Nothing very exotic planned here, just some tips on how I wired things.
The track was wired with simple 16-3 outdoor extension cord. Black and white to the rails, and the green reserved A central distribution point (to be hidden under a Mail Pouch barn) is located near the center of the garden and is fed via conduit from the "Acme Power Plant in a Box." It's basically a couple of step-down transformers and ex-electronic device chargers to give me an assortment of AC and DC voltages. The wires from this terminate in 8-prong connectors which mate with connectors in a way-side junction box.
The feeds to the rails were done in several different methods. Tried drilling and tapping the rail to accommodate 4-40 machine screws and crimp-on terminals on the wire (center). Didn't work quite as I had planned, a 3-48 screw probably would have been better. Tried soldering the 16 gauge wire to the web of the rail. That's OK, except that the ties melt about 20 degrees before the solder! (left) Wound up drilling a small hole in the rail, running the wire through, crimping it tight around the base with pliers and soldering it -- after the ties have been moved aside. (right)
Some of the rail joints were also soldered, particularly those in the concrete that will eventually become Front Street. Otherwise just used the as-supplied Aristo joiners with copious amounts of conductive grease. In some cases replaced with Aristo screws with stainless 2-56 cap screws (visible in center photo.) Used Hillman rail clamps on the switches.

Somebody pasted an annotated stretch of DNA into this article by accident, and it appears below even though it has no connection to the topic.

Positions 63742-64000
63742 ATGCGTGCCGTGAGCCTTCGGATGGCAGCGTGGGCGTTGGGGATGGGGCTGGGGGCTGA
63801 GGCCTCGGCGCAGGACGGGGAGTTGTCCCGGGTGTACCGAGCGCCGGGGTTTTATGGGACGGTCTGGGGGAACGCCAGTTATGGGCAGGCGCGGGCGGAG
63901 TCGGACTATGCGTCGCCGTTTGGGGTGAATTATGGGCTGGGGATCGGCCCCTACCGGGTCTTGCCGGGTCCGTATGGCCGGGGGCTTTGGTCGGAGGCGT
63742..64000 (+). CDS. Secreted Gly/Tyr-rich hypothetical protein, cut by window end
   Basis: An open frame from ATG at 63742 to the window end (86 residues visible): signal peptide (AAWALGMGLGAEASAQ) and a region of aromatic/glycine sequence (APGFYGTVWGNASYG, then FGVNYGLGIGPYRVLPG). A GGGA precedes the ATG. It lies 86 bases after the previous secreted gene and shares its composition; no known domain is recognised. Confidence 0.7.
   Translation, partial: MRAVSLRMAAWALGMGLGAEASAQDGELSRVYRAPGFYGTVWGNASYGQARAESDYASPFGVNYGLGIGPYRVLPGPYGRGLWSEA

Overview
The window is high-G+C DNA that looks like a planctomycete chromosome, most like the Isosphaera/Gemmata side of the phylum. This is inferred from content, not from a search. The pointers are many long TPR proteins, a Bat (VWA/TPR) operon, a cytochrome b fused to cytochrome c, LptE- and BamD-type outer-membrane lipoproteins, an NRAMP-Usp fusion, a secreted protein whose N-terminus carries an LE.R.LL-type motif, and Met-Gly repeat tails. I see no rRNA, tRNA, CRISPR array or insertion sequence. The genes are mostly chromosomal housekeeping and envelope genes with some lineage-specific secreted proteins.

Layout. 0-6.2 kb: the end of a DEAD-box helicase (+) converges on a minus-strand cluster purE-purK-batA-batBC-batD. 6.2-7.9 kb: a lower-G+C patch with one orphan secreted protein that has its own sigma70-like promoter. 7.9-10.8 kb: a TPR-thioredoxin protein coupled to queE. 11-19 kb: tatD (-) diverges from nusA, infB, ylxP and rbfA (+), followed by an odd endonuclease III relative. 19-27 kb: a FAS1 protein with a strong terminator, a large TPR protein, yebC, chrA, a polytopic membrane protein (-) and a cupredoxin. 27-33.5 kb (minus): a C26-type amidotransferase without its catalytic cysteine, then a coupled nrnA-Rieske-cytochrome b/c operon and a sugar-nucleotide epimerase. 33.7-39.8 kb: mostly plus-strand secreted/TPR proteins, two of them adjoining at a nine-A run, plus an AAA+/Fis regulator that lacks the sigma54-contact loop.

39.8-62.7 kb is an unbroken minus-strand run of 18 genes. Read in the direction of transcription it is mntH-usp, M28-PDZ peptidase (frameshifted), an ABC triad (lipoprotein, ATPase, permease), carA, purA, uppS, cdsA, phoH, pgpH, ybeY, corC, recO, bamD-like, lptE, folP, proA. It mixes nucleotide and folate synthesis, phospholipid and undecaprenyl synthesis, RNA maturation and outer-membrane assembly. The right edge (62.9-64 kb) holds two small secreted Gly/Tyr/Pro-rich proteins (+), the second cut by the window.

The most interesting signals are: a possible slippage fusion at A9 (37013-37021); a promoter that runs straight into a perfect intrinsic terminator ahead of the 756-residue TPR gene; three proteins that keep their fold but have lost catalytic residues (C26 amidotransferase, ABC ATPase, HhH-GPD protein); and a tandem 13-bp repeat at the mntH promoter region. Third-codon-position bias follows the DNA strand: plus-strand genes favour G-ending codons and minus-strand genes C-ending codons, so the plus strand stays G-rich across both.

Wiring for buildings, signals, etc. is 22 gauge, 4 pair cable used for computer wiring. There's a loop that more or less follows the rail, and two pair of this will be used for the signals, and the other pairs for lights at passenger stops and switch stand lamps if I ever get the energy to tackle those. Other wiring feeds parallel the track-current wiring. All is in either conduit, plastic pipe, short chunks of garden hose and/or split loom. I realize not all of this is shovel or varmint-proof, but we'll see what happens. Telco punch-down blocks were used for connections. (Mistake! They lose spring tension!)
Hopefully building lighting will be done with LEDs controlled by a couple of 556 timer chips. The buildings will probably all come in for the winter, so they'll also need to have some plug and socket work done on the wiring. (McMaster-Carr is a great source for these.)
Note: I put interior lights in about half of the buildings, and others have exterior lighting. As it turns out, I don't run at night very much, so that was kind of an exercise in futility.
BUT repeat after me .... You can never have enough conduit. The wiring has been the main source of problems as the years have progressed. Not that it's been chewed through, but the lack of conduit runs makes it difficult to trace things when you go trouble-shooting.
So...plan where you 'think' buildings might be placed, and track switches might need power, or you might want magnetic reed switches...then run conduit. Then look at it again. And again. In this case, more is definitely better! Don't forget the pull strings!
And while you're at it, how about an AC run so you can plug in power tools as needed? And, how are you going to water your 'garden'? Maybe something to carry water to strategically-placed sprinkler heads?